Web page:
Neil deGrasse Tyson's Essential Business Readsby
One of America’s best-known scientists, Dr. Neil deGrasse Tyson—the indefatigable astrophysicist, professor, columnist, and erstwhile TV host—has served as director of the Hayden Planetarium at the American Museum of Natural History since 1996. (In that capacity, he made the decision, in 2006, to demote Pluto from a planet to a dwarf.) In his newly published book, Space Chronicles: Facing the Ultimate Future (W.W. Norton, 2012), Tyson makes an ardent defense of the U.S.’s manned space program, arguing that NASA’s golden age of the 1960s led to a wave of unexpected innovations that transformed America.
Bloomberg Businessweek asked him to provide his favorite business reads. “I’ve always felt that too many business books talk about business practices,” he says, “when the real insights into making money come from the analysis of human behavior, and from the role reason and mathematics can bring to understanding it.” With that in mind, here are four books he strongly recommends.
From Fantasia Mathematica, edited by Clifton Fadiman, a short story called “John Jones’s Dollar” by Harry Stephen Keeler:
“A clever short story that explores the remarkable effect of compound interest. And how someone named John Jones, who was raised in a household with socialist values, was told to invest his dollar in the local bank. Not a very socialist thing to do, he complies. But then he never touches the dollar. Ever. And neither do multiple generations of descendants. Ultimately, via compound interest over the centuries, the dollar is worth trillions. To support the investment, the bank keeps buying companies and property and goods. Ultimately the bank has bought everything buyable in the world. John Jones’s descendants, who eventually own the bank, establish by decree the socialist state that John Jones’s parents had imagined for the world. Of compound interest, Albert Einstein once called it: ‘The most powerful force in the universe.’”
How to Lie With Statistics, by Darrell Huff, illustrated by Irving Geis:
“Every trick of statistics is exposed. While the book empowers you to lie yourself, what it does above all else is expose the breadth and depth of statistical abuses in everything from government data to corporate reports to newspaper editorials. After learning of how rampant the practice is, you instead feel compelled to correct it all.”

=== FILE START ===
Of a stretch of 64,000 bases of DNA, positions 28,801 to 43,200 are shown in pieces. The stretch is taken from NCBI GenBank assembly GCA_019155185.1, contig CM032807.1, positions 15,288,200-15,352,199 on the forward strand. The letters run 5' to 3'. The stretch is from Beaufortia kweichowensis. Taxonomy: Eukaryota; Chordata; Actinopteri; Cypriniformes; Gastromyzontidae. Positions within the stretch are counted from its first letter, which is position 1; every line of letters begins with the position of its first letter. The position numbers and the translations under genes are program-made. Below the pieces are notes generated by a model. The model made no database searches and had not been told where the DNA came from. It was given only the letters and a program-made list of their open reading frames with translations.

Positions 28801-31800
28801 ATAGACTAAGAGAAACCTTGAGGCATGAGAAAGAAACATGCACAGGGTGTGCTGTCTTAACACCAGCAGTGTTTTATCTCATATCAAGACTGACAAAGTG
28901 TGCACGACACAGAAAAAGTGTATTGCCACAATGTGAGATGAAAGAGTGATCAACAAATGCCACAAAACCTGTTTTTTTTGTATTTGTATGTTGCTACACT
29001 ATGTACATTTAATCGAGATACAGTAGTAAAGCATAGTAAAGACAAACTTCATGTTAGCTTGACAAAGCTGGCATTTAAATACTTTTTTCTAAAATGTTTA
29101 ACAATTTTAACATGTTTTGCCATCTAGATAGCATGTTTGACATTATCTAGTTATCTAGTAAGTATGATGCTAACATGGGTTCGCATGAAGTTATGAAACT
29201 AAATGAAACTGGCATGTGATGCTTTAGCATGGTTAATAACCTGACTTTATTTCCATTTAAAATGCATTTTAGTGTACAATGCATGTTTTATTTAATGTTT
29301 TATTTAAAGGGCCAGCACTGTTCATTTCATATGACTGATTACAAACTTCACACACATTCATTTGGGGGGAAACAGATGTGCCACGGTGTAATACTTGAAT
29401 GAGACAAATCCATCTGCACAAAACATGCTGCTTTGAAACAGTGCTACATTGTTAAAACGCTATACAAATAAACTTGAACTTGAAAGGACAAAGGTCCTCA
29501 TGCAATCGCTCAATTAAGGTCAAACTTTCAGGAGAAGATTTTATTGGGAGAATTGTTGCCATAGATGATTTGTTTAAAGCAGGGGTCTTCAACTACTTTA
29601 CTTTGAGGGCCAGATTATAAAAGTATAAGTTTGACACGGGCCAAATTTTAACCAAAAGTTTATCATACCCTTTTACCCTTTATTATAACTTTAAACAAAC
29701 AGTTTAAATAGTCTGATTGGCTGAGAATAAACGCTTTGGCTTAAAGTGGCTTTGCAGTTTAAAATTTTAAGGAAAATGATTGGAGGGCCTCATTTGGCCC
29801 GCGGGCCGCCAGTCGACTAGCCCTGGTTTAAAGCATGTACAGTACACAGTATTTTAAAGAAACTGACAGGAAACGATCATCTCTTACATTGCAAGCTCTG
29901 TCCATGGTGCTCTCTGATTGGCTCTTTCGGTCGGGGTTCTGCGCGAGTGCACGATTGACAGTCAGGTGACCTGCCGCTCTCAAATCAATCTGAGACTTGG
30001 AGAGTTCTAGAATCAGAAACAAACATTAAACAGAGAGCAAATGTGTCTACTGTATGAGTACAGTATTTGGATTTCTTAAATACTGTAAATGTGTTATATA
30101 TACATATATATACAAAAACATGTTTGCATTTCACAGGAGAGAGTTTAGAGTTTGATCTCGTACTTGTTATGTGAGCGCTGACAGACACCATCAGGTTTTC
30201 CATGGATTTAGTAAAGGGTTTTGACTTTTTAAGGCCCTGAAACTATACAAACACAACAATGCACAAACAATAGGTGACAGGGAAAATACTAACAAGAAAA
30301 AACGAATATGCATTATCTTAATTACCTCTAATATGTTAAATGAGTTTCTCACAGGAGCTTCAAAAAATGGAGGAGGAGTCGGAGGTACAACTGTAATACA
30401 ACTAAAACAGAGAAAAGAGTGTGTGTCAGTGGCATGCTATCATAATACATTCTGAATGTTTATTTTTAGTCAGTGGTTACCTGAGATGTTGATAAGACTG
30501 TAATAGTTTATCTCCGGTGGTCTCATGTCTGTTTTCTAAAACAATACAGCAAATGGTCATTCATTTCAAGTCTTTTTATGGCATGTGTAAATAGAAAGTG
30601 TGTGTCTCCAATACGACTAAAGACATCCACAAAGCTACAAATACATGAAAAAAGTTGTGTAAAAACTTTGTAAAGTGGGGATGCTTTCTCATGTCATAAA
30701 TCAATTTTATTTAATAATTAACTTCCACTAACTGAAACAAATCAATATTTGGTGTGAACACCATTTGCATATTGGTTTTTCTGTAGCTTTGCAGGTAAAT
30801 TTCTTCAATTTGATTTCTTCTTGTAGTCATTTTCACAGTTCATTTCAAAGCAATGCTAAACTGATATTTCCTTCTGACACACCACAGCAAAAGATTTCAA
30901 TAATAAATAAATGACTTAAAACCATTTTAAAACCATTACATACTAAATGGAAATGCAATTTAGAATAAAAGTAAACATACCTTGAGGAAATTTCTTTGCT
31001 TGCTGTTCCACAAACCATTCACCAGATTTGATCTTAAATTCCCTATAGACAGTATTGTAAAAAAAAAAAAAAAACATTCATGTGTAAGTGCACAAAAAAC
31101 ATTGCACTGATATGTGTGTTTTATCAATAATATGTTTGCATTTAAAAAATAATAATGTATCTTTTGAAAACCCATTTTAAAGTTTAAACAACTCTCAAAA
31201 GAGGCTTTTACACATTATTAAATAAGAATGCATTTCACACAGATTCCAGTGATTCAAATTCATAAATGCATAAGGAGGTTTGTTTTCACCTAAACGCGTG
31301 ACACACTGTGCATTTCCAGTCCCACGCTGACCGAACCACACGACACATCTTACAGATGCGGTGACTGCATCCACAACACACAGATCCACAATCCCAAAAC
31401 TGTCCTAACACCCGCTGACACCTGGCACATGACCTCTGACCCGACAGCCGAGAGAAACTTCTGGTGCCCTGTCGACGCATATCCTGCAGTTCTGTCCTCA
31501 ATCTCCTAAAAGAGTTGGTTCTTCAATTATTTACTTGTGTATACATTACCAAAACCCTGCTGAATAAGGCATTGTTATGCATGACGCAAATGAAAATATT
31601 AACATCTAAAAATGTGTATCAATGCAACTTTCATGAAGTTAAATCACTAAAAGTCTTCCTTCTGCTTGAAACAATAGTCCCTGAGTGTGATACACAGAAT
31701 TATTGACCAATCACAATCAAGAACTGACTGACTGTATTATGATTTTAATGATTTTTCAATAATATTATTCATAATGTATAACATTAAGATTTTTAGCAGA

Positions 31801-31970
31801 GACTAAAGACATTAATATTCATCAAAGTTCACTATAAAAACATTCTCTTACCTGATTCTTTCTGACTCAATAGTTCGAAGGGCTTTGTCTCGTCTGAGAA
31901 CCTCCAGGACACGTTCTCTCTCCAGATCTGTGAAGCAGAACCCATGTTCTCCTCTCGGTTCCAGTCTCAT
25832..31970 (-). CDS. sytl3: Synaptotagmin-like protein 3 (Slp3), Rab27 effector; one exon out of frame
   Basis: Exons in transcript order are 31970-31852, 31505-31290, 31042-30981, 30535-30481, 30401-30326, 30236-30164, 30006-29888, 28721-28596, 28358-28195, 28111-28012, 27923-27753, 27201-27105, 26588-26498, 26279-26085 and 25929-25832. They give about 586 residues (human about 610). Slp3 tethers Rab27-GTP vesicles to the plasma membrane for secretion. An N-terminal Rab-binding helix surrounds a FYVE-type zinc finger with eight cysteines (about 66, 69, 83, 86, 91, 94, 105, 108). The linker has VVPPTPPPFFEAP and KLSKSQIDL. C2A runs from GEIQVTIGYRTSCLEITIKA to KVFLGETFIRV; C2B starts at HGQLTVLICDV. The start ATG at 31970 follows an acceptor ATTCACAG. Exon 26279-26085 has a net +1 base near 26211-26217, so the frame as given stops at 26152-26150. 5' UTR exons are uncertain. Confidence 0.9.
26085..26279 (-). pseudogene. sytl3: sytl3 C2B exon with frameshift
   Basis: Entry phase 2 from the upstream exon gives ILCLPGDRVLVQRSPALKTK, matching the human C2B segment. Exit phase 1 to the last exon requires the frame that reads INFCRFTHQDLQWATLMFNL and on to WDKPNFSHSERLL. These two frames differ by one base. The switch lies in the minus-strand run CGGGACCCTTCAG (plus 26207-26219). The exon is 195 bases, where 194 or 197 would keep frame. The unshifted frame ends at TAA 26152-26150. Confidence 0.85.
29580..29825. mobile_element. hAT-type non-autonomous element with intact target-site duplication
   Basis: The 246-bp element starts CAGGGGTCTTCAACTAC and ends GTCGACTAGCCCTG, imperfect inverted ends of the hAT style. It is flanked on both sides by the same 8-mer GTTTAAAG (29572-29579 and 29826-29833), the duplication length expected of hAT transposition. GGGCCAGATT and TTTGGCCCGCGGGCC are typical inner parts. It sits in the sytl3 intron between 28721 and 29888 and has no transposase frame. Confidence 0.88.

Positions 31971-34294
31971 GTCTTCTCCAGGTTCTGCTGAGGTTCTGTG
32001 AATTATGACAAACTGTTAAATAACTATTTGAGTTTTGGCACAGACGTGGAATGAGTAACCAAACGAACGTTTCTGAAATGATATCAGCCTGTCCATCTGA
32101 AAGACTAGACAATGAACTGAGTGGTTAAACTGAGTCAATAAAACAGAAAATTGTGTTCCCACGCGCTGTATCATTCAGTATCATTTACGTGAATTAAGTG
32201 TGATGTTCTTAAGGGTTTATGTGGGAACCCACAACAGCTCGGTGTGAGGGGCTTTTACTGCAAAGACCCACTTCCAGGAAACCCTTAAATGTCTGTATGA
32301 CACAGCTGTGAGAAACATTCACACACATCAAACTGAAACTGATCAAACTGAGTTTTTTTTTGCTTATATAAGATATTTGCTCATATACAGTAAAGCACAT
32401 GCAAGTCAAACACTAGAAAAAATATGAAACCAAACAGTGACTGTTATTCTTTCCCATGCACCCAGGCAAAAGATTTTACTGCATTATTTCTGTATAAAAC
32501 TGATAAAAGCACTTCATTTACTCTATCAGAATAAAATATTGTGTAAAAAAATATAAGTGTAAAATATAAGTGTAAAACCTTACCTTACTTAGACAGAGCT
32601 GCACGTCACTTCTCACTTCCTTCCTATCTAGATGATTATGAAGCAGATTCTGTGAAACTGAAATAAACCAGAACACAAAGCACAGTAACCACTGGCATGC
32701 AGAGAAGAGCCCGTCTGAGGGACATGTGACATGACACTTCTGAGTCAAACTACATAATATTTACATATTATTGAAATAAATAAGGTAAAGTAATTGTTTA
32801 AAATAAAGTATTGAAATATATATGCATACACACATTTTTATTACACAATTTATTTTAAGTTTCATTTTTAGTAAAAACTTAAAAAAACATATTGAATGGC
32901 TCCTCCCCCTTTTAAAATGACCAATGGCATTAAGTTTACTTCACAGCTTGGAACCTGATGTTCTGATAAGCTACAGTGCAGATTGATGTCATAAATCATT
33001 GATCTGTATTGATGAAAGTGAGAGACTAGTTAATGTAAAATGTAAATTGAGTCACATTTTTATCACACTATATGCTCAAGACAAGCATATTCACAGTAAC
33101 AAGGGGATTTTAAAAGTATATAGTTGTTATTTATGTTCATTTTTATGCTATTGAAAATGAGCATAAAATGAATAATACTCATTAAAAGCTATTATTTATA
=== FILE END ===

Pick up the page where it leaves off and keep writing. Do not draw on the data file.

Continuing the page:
The Relativity of Wrong, by Isaac Asimov:
“A short essay on how society has lost track of the meaning and value of the continuum of answers to questions where teachers would just as soon mark them wrong for not precisely matching the answer they are looking for. The essay is a powerful appeal to multiple ways of knowing that has long been expunged from our school systems, because exams with predetermined answers are easier to write and easier to grade. Leaving the adults that the children become incapable of creative decision-making, as they await someone to offer them choices when asked a question in the workplace.”
Gulliver’s Travels, by Jonathan Swift (specifically “Part IV: A Voyage to the Country of the Houyhnhnms”):
“A classic book. Most film retellings of Gulliver’s Travels focus on his voyage to Lilliput, where he’s a giant, or to Brobdingnag, where he is diminutive. But I call people’s attention to Part IV, in which Gulliver meets a community of intelligent, logical horses. Their debates are short. Their decision-making is efficient. Their governance is rational. Their society is a model of function and performance. Meanwhile, running hairy, smelly, and naked in the woods are the Yahoos—the first appearance of that word. They are savage and irrational creatures. And they look just like humans.”